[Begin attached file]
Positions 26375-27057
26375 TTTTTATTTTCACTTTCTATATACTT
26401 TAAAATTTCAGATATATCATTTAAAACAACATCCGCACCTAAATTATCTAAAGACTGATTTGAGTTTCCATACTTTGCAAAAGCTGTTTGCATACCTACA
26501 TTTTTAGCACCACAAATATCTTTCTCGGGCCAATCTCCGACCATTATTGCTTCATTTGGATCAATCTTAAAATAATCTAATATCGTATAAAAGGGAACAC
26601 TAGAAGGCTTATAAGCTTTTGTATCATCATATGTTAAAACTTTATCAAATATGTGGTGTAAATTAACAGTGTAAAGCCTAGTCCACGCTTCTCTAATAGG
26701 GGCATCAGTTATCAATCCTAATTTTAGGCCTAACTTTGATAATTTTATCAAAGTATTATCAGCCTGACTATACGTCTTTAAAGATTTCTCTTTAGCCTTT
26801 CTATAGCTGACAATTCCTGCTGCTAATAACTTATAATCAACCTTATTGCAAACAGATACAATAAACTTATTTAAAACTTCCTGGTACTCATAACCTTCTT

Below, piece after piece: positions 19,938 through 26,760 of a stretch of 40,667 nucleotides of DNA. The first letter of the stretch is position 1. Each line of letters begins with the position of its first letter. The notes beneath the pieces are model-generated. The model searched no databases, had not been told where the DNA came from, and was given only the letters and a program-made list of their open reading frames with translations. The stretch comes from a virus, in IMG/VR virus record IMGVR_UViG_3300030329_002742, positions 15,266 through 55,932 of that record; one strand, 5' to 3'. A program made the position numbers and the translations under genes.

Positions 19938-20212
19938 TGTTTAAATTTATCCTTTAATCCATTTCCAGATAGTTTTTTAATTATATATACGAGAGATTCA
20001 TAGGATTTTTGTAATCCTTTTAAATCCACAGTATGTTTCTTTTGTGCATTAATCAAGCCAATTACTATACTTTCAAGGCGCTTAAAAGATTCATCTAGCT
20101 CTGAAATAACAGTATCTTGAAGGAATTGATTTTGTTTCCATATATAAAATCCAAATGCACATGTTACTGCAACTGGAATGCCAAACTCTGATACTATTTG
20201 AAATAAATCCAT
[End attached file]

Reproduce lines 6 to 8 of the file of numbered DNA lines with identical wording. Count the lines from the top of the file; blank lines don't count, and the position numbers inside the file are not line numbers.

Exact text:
26701 GGCATCAGTTATCAATCCTAATTTTAGGCCTAACTTTGATAATTTTATCAAAGTATTATCAGCCTGACTATACGTCTTTAAAGATTTCTCTTTAGCCTTT
26801 CTATAGCTGACAATTCCTGCTGCTAATAACTTATAATCAACCTTATTGCAAACAGATACAATAAACTTATTTAAAACTTCCTGGTACTCATAACCTTCTT

Below, piece after piece: positions 19,938 through 26,760 of a stretch of 40,667 nucleotides of DNA. The first letter of the stretch is position 1. Each line of letters begins with the position of its first letter. The notes beneath the pieces are model-generated. The model searched no databases, had not been told where the DNA came from, and was given only the letters and a program-made list of their open reading frames with translations. The stretch comes from a virus, in IMG/VR virus record IMGVR_UViG_3300030329_002742, positions 15,266 through 55,932 of that record; one strand, 5' to 3'. A program made the position numbers and the translations under genes.